Paul understood clearly that ideas have consequences and that what we believe determines how we behave. If we believe that Christ is who he claimed to be and that he defeated death and the grave, we should live for him – in his presence, under his authority, and for his glory. But if all we have is this earthly existence, we might as well just live for ourselves because the grave is truly our final resting place.
In this age of relativism, tolerance, and inclusion, Christ's claims of absolutism and exclusivity make many uncomfortable. It is deemed to be grossly offensive, even hateful, to assert that there is only one way to God. Acknowledging Jesus as a sage, even a martyr, is a convenient way of co-opting Christian moral philosophy while skirting the pesky "way, truth, and life" issue. But Jesus won't allow us to have it both ways. Christ did not come to earth merely to usher in a new morality. C. S. Lewis explains, "…Christianity is not the promulgation of a moral discovery. It is addressed only to penitents, only to those who admit their disobedience to the known moral law." In other words, Christ did not come to teach morality to those who are ignorant of it. He did not come to offer a new moral law. He came to save those who had fallen short of the existing one. Ultimately, Christ came to save sinners. (1 Tim. 1:15)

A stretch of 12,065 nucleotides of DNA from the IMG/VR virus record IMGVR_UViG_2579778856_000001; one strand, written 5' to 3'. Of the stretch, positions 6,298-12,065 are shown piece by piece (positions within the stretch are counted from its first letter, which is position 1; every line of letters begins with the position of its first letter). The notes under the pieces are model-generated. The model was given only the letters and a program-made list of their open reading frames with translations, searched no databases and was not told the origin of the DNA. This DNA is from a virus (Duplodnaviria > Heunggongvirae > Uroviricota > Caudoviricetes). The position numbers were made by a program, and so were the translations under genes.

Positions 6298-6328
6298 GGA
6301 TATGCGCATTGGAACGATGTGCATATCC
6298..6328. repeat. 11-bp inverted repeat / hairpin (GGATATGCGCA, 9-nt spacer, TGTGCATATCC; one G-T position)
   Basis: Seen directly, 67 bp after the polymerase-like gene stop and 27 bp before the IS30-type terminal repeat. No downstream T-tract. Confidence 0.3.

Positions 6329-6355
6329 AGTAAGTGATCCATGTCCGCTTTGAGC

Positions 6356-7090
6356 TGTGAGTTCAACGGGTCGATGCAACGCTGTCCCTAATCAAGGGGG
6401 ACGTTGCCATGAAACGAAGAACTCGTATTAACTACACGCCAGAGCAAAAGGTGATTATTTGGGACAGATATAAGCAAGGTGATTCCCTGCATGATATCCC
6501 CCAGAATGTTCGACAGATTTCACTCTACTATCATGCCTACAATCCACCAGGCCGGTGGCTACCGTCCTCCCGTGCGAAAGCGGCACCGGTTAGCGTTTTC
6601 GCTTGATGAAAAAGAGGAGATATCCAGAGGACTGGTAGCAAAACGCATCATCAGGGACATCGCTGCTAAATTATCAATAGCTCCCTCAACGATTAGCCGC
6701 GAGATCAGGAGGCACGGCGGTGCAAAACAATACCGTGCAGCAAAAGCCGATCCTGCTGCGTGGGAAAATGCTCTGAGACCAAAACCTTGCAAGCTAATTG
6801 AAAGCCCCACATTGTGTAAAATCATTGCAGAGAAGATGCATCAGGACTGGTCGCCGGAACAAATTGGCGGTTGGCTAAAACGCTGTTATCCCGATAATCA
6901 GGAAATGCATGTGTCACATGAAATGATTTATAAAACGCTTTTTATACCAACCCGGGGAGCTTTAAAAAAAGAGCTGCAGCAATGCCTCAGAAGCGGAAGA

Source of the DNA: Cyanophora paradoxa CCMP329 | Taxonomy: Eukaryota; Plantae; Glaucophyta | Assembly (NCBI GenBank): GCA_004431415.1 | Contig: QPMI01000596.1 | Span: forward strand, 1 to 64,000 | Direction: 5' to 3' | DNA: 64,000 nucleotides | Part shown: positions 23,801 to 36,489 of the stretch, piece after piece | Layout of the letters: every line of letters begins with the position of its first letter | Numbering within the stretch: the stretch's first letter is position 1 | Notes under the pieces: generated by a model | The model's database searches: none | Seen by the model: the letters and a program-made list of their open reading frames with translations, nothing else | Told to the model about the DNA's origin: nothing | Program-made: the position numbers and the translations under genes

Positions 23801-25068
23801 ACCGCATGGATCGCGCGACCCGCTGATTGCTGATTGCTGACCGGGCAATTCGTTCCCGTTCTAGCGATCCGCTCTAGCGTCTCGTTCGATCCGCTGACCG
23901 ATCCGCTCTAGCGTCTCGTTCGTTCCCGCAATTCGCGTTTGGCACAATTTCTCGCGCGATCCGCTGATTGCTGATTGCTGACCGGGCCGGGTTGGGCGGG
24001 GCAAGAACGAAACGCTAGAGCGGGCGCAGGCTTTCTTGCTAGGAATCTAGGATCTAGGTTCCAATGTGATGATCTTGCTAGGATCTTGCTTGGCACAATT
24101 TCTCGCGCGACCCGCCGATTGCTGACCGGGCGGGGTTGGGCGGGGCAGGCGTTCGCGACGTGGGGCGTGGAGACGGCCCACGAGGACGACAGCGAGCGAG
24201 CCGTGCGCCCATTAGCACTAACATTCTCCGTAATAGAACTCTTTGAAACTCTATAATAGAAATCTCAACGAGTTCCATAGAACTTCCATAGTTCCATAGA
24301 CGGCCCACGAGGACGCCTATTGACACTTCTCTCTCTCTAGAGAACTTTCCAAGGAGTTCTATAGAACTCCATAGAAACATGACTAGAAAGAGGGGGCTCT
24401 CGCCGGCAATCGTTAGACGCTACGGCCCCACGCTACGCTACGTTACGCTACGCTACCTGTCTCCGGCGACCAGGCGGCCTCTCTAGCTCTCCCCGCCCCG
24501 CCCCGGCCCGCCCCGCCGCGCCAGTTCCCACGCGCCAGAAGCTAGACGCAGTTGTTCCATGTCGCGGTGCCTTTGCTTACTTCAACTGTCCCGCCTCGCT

For Christians, there is eternal hope in the death and resurrection of Jesus. With Christ we die to our sins, and in Christ we rise to new life. Christ has promised to restore all things, to make all things new. In a world that seems so full of darkness, injustice, and sorrow, we can take solace in the fact that evil doesn't get the last word. There's not a period at the end of the sentence for those who place their hope in the Cross. The reality of the resurrection is what prompted St. Augustine to declare, "We are an Easter people, and Alleluia is our song."
As the Church enters the season of Pentecost, all would do well to confront the claims of Jesus Christ and meditate on the challenge posed by mathematician and philosopher Blaise Pascal:
"Belief is a wise wager. Granted that faith cannot be proved, what harm will come to you if you gamble on its truth and it proves false? If you gain, you gain all; if you lose, you lose nothing. Wager, then, without hesitation, that He exists."
There can be no surer bet.
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